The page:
Background: The prevalence of diabetic retinopathy is not well studied in the Chinese pre-diabetic population, also known as impaired glucose regulation. Hence, we investigated the prevalence of and risk factors associated with retinopathy in diabetic and pre-diabetic subjects from Chinese communities. Methods: A total of 3736 Chinese subjects were recruited from urban communities in Shanghai. The participants were classified as normal glucose tolerance, impaired glucose regulation (IGR) and diabetes based on the 75g oral glucose tolerance test. The levels of diabetic retinopathy (DR) were assessed with non-mydriatic retinal photographs according to the Diabetic Retinopathy Disease Severity Scale. Results: The prevalence of diabetic retinopathy in patients with diabetes and impaired glucose regulation subjects was 9.4% and 2.5%, respectively. In subjects with IGR, hypertension (odds ratio: 3.54, p=0.028), including elevated systolic and diastolic blood pressure and obesity (odds ratio: 3.53, p=0.028) were significantly associated with diabetic retinopathy after age and sex adjustments. The factors associated with retinopathy in diabetes included diabetes duration, blood glucose levels, glycated hemoglobin levels, and the presence of albuminuria. Diabetic retinopathy was significantly associated with fasting plasma glucose in known diabetes, whereas in newly-diagnosed subjects, diabetic neuropathy was closely correlated to postprandial plasma glucose. Conclusions: Hyperglycemia was a strong risk factor for diabetic retinopathy. In pre-diabetic subjects, diabetic retinopathy was also associated with hypertension and obesity. © 2011 John Wiley & Sons, Ltd.

Gao F.,Shanghai JiaoTong University | Pan J.M.,Shanghai JiaoTong University | Hou X.H.,Shanghai JiaoTong University | Fang Q.C.,Shanghai JiaoTong University | And 7 more authors.
Biomedical and Environmental Sciences | Year: 2012

Objective: To investigate the relationship of liver enzymes with hyperglycemia in a large population in Shanghai and identify the association between liver enzymes and insulin resistance. Methods: A total of 3 756 participants were enrolled. Each participant underwent an oral glucose tolerance test and completed a questionnaire. Anthropometric indices were recorded and serum samples were collected for measurement. Results: Liver enzymes concentrations were independently associated with i-IGT, IFG+IGT, and diabetes. With the increase of ALT and GGT concentrations, ORs for i-IGT, IFG+IGT, and diabetes increased gradually. By comparing patients in the highest quartile of GGT concentrations or ALT concentrations with those in the lowest quartile (Q1), ORs for i-IGT, IFG+IGT, or diabetes was significant after adjustment. Both ALT and GGT concentrations were linearly correlated with HOMA-IR and independently associated with HOMA-IR [ALT OR (95 CI): 2.56 (1.51-4.34) P=0.00; GGT OR (95 CI): 2.66 (1.53-4.65) P=0.00]. Conclusion: Serum ALT and GGT concentrations were closely related to pre-diabetes and diabetes in the Shanghai population and positively associated with insulin resistance. © 2012 The Editorial Board of Biomedical and Environmental Sciences.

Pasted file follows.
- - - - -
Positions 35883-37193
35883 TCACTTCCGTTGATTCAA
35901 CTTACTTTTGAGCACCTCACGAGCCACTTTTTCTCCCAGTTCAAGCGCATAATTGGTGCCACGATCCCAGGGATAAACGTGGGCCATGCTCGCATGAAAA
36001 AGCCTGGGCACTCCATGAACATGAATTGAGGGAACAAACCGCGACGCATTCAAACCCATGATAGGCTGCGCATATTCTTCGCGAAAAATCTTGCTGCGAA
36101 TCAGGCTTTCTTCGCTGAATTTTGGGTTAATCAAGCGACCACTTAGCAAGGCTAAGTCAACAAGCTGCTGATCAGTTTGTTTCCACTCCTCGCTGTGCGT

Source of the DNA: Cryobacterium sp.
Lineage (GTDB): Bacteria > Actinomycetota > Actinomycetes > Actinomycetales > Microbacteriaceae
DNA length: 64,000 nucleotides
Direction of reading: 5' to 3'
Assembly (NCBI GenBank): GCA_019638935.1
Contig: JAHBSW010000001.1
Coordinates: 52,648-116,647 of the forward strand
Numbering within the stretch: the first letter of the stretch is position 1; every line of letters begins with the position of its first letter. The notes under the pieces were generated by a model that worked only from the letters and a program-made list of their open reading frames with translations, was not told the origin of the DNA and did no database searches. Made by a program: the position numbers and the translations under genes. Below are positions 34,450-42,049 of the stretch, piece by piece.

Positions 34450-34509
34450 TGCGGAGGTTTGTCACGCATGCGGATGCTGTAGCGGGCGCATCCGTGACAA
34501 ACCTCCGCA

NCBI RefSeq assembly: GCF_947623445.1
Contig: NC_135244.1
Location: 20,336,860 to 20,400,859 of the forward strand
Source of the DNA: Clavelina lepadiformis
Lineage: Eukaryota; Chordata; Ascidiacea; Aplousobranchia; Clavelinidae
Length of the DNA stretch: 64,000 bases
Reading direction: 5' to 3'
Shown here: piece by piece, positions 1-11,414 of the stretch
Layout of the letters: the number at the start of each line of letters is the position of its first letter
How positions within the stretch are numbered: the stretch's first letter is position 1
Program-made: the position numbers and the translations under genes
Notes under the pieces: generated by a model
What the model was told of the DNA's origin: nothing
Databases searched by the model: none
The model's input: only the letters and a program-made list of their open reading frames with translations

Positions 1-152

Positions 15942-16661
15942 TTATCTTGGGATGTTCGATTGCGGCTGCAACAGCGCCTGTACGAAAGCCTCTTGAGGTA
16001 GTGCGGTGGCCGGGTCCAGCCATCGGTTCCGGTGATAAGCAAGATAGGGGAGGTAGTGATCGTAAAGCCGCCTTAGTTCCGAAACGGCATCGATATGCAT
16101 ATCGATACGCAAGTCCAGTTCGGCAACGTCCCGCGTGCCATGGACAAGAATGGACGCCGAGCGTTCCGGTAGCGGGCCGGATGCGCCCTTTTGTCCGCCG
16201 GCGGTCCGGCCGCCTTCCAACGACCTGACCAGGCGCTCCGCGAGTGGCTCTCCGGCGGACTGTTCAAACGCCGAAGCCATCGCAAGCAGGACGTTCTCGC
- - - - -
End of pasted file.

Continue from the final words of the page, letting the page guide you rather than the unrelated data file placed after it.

Li L.,Shanghai JiaoTong University | Li L.,Mellitus | Wang C.,Shanghai JiaoTong University | Wang C.,Mellitus | And 7 more authors.
Clinical and Experimental Pharmacology and Physiology | Year: 2012

Obesity results in an increased risk of metabolic syndrome (MetS) and Type 2 diabetes (T2DM). Body fat percentage (BF%) is a common index of body composition. The aim of the present study was to determine the optimal BF% cut-offs for obesity to predict MetS and T2DM in Chinese adults. The baseline study group comprised 3916 Chinese adults (age 30-70 years of age); 2033 subjects without MetS or T2DM were followed up for a maximum of 5.5 years. The BF% was estimated using bioelectrical impedance analysis. Optimal BF% cut-offs were analysed by receiver operating characteristic (ROC) curves. Binary logistic regression analysis was performed to measure the association between obesity at baseline defined by BF% and newly developed MetS and T2DM. Mean BF% levels were lower in men than in women (23.9 ± 6.1% vs 33.5 ± 7.1%, respectively; P < 0.01). For men, the optimal BF% cut-offs for the prediction of MetS and T2DM were 25.45% and 26.65%, respectively; for women, the corresponding values were 34.95% and 36.55%. Subjects with high BF% (≥ 25% in men; ≥ 35% in women) had higher risks of incident MetS or T2DM than those with low BF% (< 25% in men; < 35% in women). The relative risks were 3.43 (95% confidence intervals (CI) 2.59-4.54) and 2.92 (95% CI 1.85-4.60), respectively. The optimal BF% cut-offs for obesity for the prediction of MetS and T2DM in Chinese men and women were around 25% and 35%, respectively. © 2012 Blackwell Publishing Asia Pty Ltd.